CRM 2013 – Investigation into replacing the Assign functionality

I had a small one line change request for a CRM 2013 implementation

Replace Assign functionality with will show users of the current users team.

I thought it would be easy to write a technical specification for this requirement.

First thoughts

Assign form is a special CRM form, I know this cannot be edited or manipulated (in a supported way).

This was much trickier than I initially thought it would be.  As an added bonus finding what users are in a team is not straight forward and you have to use a link entity when you do it in an advanced find.

Here are my thoughts of possibles solutions

Method 1

Create a new form to replace the Assign form.


  • Create ASP page to include a filter lookup to CRM
  • Interact with CRM SDK to retrieve rows and update values
  • Ribbon button change


It would offer the functionality required


It would take quite a bit of effort for a seemingly small change


Method 2

Open a standard lookup form, calling the lookup form in CRM and filter it

I researched this idea (which I found very difficult to find on the internet)

I go this page

HowTo: Open standard lookup window and get selected record(s)

CRM 2013 Open lookup as dialog in Custom HTML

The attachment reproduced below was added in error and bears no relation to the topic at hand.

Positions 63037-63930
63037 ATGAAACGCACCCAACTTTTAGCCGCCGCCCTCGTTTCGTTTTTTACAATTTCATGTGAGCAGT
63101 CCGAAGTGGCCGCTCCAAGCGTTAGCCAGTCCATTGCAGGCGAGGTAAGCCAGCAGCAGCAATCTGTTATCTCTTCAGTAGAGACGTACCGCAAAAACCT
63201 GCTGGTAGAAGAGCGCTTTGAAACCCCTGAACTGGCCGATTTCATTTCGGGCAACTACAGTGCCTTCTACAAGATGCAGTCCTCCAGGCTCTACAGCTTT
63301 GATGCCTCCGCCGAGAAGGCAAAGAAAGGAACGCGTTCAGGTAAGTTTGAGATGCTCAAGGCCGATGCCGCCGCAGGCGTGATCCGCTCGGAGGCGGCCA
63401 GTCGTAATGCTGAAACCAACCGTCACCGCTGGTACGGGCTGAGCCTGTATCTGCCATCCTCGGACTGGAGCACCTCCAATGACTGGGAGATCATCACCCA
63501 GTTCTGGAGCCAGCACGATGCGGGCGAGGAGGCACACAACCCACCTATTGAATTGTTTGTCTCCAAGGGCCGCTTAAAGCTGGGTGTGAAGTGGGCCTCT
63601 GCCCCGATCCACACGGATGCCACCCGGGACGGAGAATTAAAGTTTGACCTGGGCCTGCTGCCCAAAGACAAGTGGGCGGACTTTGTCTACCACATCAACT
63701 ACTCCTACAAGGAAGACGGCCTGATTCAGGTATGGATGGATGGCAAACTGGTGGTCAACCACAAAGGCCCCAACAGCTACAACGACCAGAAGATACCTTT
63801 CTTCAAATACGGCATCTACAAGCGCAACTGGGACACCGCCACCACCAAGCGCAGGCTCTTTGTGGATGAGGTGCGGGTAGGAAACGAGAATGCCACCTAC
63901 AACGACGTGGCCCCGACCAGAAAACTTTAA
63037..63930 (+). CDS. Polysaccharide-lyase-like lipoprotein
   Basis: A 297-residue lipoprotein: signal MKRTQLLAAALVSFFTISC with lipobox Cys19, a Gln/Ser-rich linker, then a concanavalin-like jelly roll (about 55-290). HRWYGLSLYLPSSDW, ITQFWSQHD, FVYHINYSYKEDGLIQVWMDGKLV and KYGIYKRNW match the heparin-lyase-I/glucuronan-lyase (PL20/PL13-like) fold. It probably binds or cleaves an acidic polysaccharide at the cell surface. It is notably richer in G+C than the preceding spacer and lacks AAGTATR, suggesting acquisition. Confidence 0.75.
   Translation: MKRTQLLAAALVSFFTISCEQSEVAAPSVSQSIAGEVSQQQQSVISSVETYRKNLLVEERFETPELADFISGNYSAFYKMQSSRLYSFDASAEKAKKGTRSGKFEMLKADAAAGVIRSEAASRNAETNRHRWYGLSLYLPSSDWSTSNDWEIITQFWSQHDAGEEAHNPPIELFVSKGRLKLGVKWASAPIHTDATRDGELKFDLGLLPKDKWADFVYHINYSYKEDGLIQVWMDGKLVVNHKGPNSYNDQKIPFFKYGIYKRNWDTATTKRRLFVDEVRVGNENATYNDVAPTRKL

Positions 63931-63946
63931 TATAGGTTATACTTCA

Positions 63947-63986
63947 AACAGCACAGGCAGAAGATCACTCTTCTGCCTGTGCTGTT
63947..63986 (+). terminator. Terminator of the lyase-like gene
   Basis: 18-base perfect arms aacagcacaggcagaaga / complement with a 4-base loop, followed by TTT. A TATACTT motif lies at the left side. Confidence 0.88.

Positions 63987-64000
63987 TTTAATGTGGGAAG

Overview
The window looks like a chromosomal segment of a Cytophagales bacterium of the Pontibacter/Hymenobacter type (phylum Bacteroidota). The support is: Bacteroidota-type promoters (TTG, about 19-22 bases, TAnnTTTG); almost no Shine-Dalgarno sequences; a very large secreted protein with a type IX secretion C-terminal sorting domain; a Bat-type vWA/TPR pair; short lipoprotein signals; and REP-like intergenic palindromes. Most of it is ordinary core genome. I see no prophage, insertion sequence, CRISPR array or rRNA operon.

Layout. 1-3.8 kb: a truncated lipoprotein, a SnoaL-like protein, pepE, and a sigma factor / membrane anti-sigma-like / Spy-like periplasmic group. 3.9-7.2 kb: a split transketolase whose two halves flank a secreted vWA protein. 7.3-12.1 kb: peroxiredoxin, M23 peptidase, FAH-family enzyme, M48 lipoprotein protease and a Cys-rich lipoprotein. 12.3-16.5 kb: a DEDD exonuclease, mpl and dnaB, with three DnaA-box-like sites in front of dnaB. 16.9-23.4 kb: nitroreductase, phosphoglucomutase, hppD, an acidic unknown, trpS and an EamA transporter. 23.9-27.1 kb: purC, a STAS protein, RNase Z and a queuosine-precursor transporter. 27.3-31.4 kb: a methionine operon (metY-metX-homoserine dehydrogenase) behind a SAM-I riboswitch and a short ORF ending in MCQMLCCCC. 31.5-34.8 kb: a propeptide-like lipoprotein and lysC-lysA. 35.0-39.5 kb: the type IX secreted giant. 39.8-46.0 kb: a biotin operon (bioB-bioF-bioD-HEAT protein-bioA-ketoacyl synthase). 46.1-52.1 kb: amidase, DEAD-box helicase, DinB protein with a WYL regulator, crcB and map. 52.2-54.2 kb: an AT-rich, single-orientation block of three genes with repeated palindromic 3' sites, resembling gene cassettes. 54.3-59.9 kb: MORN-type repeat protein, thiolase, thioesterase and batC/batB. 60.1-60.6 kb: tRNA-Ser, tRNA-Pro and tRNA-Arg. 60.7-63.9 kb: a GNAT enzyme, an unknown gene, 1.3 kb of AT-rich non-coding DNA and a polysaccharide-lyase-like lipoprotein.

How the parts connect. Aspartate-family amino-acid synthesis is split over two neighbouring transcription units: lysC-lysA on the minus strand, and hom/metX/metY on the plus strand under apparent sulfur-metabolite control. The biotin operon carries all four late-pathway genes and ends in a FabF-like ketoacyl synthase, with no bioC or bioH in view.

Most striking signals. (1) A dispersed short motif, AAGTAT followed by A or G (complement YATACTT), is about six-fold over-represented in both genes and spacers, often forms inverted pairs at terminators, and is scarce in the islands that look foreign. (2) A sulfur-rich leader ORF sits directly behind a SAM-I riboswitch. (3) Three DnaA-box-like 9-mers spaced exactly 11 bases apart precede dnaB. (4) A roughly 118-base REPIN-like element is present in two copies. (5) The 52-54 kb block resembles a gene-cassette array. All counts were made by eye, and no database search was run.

This method wasn’t suitable because it’s unsupported and I couldn’t see how to filter the lookup.

Method 3

Using a dialog to first return the a list of teams the user is a member.

The user would select a team, press next

This would then return a list of users


Create a dialog

Create custom workflows 1.  retrieve the users team, 2.  Retrieve users in team.

A ribbon button could call the dialog (This can be done using the Ribbon workbench Create a Dialog Short-Cut Ribbon Button)


It should deliver the functionality required


Dialog’s are not the quickest

There is still quite a bit of work, two custom workflows and a dialog


Method 4

The easiest solution would be to add a user lookup on the form and if the set a value I could trigger a plugin or workflow to assign the records.

The lookup would need be filtered to the team.

I had heard CRM 2013 had prefilters, which allowed you to add filter to a lookup.  When investigating this it turns out you cannot create a filter with a linked entity and can only filter on values which exist on the SystemUser (user) entity.

This excellent blog post

CRM 2013 Using addCustomFilter() to get Filtered Lookup Field based on Linked Entity

Mentions the problem and you can get around it by using the addcustomview but this means you have to create a whole view.

Instead I tried out the functionality in Miss Dynamics CRM blog and use the addCustomFilter()

I thought I would try this out because I had not yet used the AddCustomFilter() solution and this seemed the easiest and quickest

First I created a view in the Advanced find (Why the advanced find is a CRM Developers best friend)

Assign Team problem


I then got downloaded the Fetch XML and put it into the FetchXML Builder

Assign Team problem 1

I could then get the guids, Aileen Gusni mentioned some workarounds in her blog to get  AddCustomFilter() to work you could use OData to retrieve the data you needed and